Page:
The FAO Committee on World Food Security (CFS) was reformed in 2009 to provide it with more versatility, specific weight and decision-making capacity for the creation of policies related to food security. The most important achievement of this reform was the space for participation that was provided to stakeholders, especially those most affected by food insecurity.

For three years, the voluntary guidelines on responsible land governance have been discussed and agreed upon within the new CSA. These guidelines are intended to safeguard access to land and other natural resources for the most vulnerable sectors of society, and will help states that are affected by land grabs to legislate to guarantee these rights.

On May 11 and after many meetings, the guidelines were approved by the states, the private sector and the social groups that had participated in their preparation within the CSA. The first reactions of the social organizations involved -which in some cases represented millions of peasants and farmers- have been positive because, on the one hand, guidelines have been approved that can help curb the impunity that has prevailed up to now, and on the other, it consolidates the CSA reformed as a space for participation and decision-making.

However, some social groups have also stated that the guidelines fall short in many respects, continue to legitimize land grabbing, and can be unevenly understood depending on the actors. Everything, because the action of certain states and especially of the private sector, forced to agree on certain ambiguous and very general positions, and therefore in the end, the interests of those who risk eating and working had the same weight as those interests of those who, if they do not invest in biofuels in Africa, will do so in Chinese factories of espadrilles and pens. Very democratic yes, but very asymmetrical too.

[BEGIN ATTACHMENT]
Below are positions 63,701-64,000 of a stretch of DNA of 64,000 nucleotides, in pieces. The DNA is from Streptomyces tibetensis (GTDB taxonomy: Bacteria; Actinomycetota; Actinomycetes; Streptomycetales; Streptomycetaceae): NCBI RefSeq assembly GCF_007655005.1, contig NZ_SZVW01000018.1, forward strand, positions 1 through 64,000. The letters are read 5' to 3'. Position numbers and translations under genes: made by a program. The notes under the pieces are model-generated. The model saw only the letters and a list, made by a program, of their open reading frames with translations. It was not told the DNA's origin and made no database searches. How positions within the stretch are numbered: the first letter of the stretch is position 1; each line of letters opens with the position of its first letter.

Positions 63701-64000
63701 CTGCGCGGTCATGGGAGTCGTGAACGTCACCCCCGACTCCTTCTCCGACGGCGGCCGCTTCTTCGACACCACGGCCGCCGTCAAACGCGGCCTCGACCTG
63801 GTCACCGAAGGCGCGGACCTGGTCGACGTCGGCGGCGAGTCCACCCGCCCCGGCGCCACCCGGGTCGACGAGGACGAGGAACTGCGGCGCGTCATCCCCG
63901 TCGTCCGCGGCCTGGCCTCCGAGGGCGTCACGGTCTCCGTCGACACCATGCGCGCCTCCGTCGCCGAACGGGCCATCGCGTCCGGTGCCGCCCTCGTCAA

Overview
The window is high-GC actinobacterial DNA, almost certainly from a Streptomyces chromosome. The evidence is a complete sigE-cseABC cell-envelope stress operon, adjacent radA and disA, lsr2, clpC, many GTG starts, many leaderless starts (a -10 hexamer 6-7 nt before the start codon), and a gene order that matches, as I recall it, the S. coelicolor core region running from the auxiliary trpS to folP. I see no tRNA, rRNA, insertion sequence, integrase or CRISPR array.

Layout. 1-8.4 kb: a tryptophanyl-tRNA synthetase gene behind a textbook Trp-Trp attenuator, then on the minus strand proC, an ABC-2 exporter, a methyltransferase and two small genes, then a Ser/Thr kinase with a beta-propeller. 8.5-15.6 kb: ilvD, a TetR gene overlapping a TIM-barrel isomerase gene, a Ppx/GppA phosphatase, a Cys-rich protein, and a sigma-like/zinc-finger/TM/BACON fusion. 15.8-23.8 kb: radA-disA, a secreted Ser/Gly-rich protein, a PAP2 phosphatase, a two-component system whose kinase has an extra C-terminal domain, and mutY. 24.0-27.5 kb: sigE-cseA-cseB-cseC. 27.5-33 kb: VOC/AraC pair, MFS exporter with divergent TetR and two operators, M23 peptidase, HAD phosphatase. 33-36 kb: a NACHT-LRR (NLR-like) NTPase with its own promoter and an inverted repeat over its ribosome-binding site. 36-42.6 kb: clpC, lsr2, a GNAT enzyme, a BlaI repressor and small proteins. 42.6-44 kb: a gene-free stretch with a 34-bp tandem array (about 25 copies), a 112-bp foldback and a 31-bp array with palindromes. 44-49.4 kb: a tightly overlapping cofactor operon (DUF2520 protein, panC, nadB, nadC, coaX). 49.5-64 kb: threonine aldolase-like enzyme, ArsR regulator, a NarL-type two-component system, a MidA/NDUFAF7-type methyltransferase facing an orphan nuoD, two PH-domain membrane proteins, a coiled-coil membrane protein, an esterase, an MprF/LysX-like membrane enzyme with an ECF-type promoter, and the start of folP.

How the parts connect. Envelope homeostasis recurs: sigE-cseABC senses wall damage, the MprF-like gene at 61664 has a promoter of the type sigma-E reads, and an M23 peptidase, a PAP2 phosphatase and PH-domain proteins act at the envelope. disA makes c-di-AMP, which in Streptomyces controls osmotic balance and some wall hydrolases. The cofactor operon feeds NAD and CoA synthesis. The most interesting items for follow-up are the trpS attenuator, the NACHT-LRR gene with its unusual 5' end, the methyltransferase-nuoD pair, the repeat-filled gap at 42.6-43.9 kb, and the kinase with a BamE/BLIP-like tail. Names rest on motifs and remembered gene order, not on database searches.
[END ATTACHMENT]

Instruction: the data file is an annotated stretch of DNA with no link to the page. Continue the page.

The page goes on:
Page 3 of the report "Good socio-economic practices in modern bioenergy production".


Addax Website

Vicent boix. Associate researcher of the Chair "Tierra Ciudadana - Fondation Charles Léopold Mayer", of the Polytechnic University of Valencia. Author of the book El parque de las hamocas. Article from the series "Food Crisis", see more here.

References:

1. INTERMON OXFAM: “Intermón Oxfam warns that the current massive purchase of land is plunging thousands of people into poverty”, 22 September 2011.

2. Food and Agriculture Organization of the United Nations.

3. FAO: “High food insecurity in South Sudan”, Juba / Rome, February 8, 2012.

4. http://www.addax-oryx.com/uk/index.html

5. “Hunger and land grabbing in Sierra Leone”, in the report “Land grabbing and nutrition, challenges for global governance”, Right to Food and Nutrition Observatory, 2010

6. http://www.fao.org/bioenergy/foodsecurity/befsci/es/

7. MARTÍN, M.A .: African agriculture, The Books of the Waterfall and Africa House, Madrid, Spain, 2012, p. 83.

8. BEALL, E. and ROSSI, A .: “Good socio-economic practices in modern bioenergy production”, FAO, Rome, Italy, year 2011, p. 3. http://www.fao.org/docrep/015/i2507s/i2507s00.pdf


Video: Responsible Governance of Tenure (May 2022).